Manipulation. At present, nearly all of the land is being used in the agricultural industry. Ukraine already is an important exporter of many agricultural products: wheat, maize, barley, sunflower seeds, etc. If such focus on exports was bound to radically change the internal market, we would already be observing the changes described in the text.
The land moratorium prevents Ukrainians from collecting resources to develop their farms. Lifting of the moratorium will be instrumental in broadening the planning horizon and in attracting long-term investment in crop production and processing. In view of the above, one can expect farmers to make larger investments not only in cereal crops but also for example in horticulture or berry growing, which requires long-term investment; that is, in reality the range of Ukrainian products can even be expanded.
2. Repartition of the agrarian market will provoke Russian aggression
Moscow is also interested in taking part in the repartition of the Ukrainian land. Russian companies will buy them through their subsidiaries registered in the West. To keep competitors off, Putin may step up hostilities and provoke terrorist attacks in cities unaffected by the war.
Manipulation. Foreign companies have no right to buy Ukrainian land because of the ban in the Land Code. If necessary, Ukraine can impose an extra moratorium on purchase of land by Russians.
It is quite likely that Russia, as Ukraine’s rival on external markets, is interested in slowing down the development of our agriculture. Therefore, to Russia extension of the moratorium will be better than its lifting. Advocacy for extending the moratorium looks more like playing for the benefit of Russia than in support of Ukrainian agricultural producers.
3. The number of jobs will decrease even further
The permission to sell land will be accompanied by a simplification of the rules for GMO production. Such crops require less attention and so the need for workers will decrease.
4. Crime will get out of control
The lack of jobs will make people resort to different means to survive, including illegal ones. This will exacerbate the already dangerous situation. Even according to official data, there has been a 17% increase in the occurrence of grievous and extremely grievous crimes compared to 2015. According to unofficial data, the share of unsolved crimes exceeds 75%.
5. Ukrainians will flee abroad
The deterioration of the economic situation will send Ukrainians looking for a better life abroad. Interest in the cheap labor force has already been shown by Poland and the Czech Republic, which have been launching programs for specialists. The population of Ukraine will go down to 15 million.
Paragraph 3. Manipulation. The Law “On Turnover of Agricultural Lands” is unrelated in any way to GMO growing; this sector is regulated by other legislative acts. It is expected that the lifting of the moratorium will, on the contrary, increase the number of jobs in the rural areas, primarily at small farms rather than in agribusiness, since the landowners’ purchasing power will increase.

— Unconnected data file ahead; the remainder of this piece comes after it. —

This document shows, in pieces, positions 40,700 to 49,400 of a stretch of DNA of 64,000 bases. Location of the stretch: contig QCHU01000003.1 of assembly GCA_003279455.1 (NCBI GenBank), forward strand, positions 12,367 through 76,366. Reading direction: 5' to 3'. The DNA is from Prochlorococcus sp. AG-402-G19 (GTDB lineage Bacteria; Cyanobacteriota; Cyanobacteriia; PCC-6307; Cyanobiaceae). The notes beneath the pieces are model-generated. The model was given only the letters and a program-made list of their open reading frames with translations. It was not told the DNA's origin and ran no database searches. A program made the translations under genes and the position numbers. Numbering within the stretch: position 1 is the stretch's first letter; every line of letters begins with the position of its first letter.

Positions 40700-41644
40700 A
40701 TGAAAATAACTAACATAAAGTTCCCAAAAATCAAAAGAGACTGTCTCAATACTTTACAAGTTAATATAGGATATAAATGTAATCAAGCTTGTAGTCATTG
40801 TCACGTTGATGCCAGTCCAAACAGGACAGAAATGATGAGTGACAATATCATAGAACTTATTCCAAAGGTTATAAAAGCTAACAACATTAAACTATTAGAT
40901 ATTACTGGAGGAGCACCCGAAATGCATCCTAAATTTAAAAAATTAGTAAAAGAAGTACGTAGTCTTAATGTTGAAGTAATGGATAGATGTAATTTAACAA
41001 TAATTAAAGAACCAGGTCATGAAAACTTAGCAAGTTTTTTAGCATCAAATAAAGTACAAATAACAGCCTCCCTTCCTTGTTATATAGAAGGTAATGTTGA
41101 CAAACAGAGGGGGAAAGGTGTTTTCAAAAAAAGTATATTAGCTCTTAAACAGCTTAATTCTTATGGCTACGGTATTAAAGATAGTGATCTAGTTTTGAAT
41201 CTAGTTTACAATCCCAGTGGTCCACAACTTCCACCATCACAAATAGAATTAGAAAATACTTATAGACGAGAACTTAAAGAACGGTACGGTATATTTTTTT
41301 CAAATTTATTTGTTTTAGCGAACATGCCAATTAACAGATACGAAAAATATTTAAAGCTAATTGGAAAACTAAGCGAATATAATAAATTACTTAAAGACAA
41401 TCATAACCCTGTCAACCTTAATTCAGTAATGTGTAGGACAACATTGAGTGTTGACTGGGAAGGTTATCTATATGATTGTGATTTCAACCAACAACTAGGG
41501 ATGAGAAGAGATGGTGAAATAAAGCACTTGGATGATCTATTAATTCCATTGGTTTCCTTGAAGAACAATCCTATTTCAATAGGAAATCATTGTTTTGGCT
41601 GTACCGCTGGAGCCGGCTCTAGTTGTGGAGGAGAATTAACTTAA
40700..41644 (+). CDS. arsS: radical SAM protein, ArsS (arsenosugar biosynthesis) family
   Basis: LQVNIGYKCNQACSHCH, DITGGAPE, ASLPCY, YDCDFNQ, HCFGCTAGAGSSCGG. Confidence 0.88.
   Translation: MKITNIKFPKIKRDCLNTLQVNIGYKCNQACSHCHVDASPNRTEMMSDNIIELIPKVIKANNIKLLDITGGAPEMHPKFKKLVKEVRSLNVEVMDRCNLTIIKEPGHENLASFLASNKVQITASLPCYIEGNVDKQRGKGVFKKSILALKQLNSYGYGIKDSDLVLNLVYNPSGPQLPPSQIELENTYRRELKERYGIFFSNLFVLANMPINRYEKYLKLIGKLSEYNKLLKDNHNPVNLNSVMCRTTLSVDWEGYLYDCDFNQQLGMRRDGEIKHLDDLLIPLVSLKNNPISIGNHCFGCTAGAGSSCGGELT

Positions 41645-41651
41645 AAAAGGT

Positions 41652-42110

Paragraph 4. Manipulation. The criminal statistics are correct; but, as mentioned above, the rising crime rate is more likely to be stopped by the creation of jobs and the population’s increased prosperity.
Paragraph 5. Manipulation. Labor migration is already a widespread phenomenon in Ukraine. According to survey data, about 1.5 million Ukrainians are working abroad at any given moment. Most of them go back to Ukraine several times a year. The estimate that only 15 million people will remain in Ukraine after the opening of the land market is not based on anything at all.
This brochure is a highly manipulative one. Instead of underpinning its arguments with cause-and-effect relationships based on economic theory and empirical data, the brochure presents all the main myths and stereotypes harbored by the Ukrainian population, artificially linking them to the opening of the land market. The authors of the brochure use the psychological tool of reflex conditioning which is also often used by advertising experts: classic conditioning. Without indicating a well-founded logical link, they relate the subject of land market (to which many of the readers may have a neutral attitude) to facts that a lot of people perceive in a clearly negative way, such as GMO, Russian Federation’s aggression, crime rate, etc. In case of intense communication, such facts are subconsciously linked to land market perception. As a result, the subject of market liberalization starts evoking a negative response from the people.
Thus, instead of a dialogue based on rational arguments regarding the pros and cons of land market opening, society gets a subconscious negative emotional link to the subject.